Home / Opinion / RBI’s currency challenge

Divergence in monetary policy among the leading economies is playing out in the currency market. While the dollar, backed by better economic prospects and expectations of higher interest rates, is strengthening, the euro has been weakening on account of monetary easing by the European Central Bank. The Dollar Index, which reflects the strength of the dollar against leading currencies, has gained over 20% in the past one year. Meanwhile, the euro has fallen around 10% against the dollar since the start of 2015. The expectation is that a rate hike by the Federal Reserve will attract more capital to the US and can result in volatility in the financial market. In fact, Christine Lagarde, managing director, International Monetary Fund, in her recent address at the Reserve Bank of India (RBI), said that even if the process of normalization of monetary policy in the US is managed well, financial market volatility could result in potential stability risks. This is the reason why every single word in the Fed’s statement is being read by financial markets so carefully.

Interestingly, amid all this volatility and speculation in the global financial markets, the Indian rupee is showing significant strength. Despite the massive appreciation in the dollar, the rupee has depreciated just about 2% against it in the past one year. However, in the same period, the rupee has gained over 18%, 12% and 7% against the euro, the yen and the pound, respectively. While the risks associated with monetary tightening in the US has declined significantly compared with the second half of 2013, when India was in a near crisis situation, the problem at hand is now of excess inflows and overvaluation of rupee, which is hurting the real economy. The rupee has not only appreciated in nominal terms against several currencies, but has also strengthened in real terms. “One source of concern is muted export growth and rising non-oil, non-gold imports which could be affected by India’s deteriorating competitiveness, reflected in the appreciation of the real effective exchange rate by 8.5% since January 2014," noted the Economic Survey 2014-15.

RBI agrees that the rupee is overvalued, but continues to maintain that it will not intervene in the currency market to target a level. In his monetary policy statement on 4 March, Raghuram Rajan, governor, RBI, said, “The rupee has remained strong relative to peer countries. While an excessively strong rupee is undesirable, it too creates disinflationary impulses. It bears repeating here that the Reserve Bank does not target a level for the exchange rate, nor does it have an overall target for foreign exchange reserves."

However, thankfully, there has been a significant build-up in reserves after the shock of 2013. The foreign exchange reserve has gone up from the level of $276 billion in September 2013 to the current level of about $336 billion. Higher reserves will help RBI quell volatility if there is an outflow of capital as a consequence of higher interest rates in the US, especially at a time when debt flows have been rising. The total external debt for India has gone up from the level of $317.9 billion in 2010-11 to $455.9 billion in September 2014. Consequently, the coverage of foreign exchange reserve to total debt has declined from 95.9% to 68.9% during the same period.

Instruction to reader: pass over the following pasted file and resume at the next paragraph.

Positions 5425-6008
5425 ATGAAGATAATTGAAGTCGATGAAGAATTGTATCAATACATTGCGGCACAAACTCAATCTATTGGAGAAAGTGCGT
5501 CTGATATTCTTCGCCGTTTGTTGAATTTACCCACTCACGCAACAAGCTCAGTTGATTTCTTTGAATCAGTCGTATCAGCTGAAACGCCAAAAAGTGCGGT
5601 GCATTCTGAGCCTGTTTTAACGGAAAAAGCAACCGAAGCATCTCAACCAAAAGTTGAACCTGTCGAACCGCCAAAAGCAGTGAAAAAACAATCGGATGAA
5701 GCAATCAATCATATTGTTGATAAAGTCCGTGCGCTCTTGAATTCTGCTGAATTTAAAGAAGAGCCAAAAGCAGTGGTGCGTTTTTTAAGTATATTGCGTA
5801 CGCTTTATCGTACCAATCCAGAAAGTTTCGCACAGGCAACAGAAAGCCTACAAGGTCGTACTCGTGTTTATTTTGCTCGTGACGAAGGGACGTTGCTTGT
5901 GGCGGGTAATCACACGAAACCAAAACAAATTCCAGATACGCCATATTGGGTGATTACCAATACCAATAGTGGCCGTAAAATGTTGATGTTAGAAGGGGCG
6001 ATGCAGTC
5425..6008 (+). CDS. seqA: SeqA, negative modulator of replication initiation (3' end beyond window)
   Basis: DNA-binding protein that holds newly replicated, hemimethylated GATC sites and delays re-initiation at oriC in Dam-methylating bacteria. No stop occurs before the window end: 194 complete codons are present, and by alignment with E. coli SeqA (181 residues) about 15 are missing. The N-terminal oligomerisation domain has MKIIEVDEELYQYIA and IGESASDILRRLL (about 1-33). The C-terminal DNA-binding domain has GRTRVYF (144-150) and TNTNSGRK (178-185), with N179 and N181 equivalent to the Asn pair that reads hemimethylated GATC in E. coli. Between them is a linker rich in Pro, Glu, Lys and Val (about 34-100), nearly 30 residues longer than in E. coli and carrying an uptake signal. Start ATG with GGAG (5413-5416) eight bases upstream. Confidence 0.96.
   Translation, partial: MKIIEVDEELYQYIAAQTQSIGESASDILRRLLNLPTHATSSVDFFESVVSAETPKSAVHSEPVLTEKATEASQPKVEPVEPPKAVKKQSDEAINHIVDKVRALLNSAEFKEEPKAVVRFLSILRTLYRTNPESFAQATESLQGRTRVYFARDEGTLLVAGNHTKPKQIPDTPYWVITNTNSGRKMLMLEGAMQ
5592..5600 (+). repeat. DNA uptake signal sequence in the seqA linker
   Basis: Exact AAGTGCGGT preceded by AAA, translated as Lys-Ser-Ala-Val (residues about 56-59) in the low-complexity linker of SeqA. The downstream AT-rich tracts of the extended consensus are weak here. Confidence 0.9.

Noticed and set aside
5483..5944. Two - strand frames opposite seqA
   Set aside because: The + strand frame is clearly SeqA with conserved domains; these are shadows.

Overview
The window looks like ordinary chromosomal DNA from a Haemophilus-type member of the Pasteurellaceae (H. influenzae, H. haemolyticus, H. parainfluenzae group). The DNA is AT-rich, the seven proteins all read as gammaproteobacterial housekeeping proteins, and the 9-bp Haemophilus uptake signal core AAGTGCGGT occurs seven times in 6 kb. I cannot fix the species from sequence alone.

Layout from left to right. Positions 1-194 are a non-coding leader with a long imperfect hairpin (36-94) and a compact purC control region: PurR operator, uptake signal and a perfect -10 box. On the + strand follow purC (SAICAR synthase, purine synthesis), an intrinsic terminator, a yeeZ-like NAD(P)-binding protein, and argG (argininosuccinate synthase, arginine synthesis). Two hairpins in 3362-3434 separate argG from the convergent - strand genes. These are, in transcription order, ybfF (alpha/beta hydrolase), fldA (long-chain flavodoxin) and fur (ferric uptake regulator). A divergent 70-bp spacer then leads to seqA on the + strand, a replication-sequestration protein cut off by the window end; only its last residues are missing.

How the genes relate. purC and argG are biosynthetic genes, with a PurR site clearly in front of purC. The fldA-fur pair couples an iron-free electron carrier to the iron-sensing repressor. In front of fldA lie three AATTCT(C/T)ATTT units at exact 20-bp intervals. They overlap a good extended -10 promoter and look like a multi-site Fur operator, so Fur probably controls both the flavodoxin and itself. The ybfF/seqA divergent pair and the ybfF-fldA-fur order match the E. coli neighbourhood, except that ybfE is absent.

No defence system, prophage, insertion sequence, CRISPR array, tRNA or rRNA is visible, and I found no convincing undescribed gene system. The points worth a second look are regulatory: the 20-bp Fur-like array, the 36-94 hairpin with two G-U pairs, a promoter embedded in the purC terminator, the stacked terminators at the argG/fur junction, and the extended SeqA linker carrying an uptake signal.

Although RBI has created a buffer to deal with potential volatility arising from rate action in the US, it may not be willing to protect the competitiveness of the rupee, as is being advocated by many, for multiple reasons. For one, it is difficult to target a particular level in the currency market as the Swiss National Bank (SNB) discovered recently. In 2011, to protect the Swiss franc against rising capital flows, SNB decided to peg its currency against the euro with a promise to buy foreign exchange in unlimited quantities. It turned out to be a difficult promise to keep and SNB decided to break the peg in January 2015, resulting in a sharp appreciation of the Swiss franc.

RBI is unlikely to try the formula. Also, large intervention in the currency market will have implications on monetary policy. Simply put, when a central bank intervenes in the market to buy foreign currency, it increases the supply of domestic currency, which can lead to higher inflation. Now that RBI has become an inflation targeting central bank, it is likely to favour a stronger currency as it “creates disinflationary impulses". It may not want a situation where its intervention in the currency market compromises its position on the inflation front. So, though a rate hike in the US might lead to some volatility in financial markets in the short run, it might actually end up easing some pressure on the rupee.

However, even if the Fed raises interest rates, the move is unlikely to end the availability and flow of easy money in the near to medium term. Therefore, intervention may be required to protect the competitiveness of the Indian economy. There are two ways to do this. First, RBI intervenes in the currency market more aggressively without targeting a particular level, and by taking the government into confidence as the intervention may have fiscal costs at later stages. Second, the kind of foreign capital that India needs can be reassessed. An individual country may not be in a position to control the complex external monetary environment, but it can always decide the nature of capital it needs. A currency propped up by debt flows may not be in the best interest of the country.

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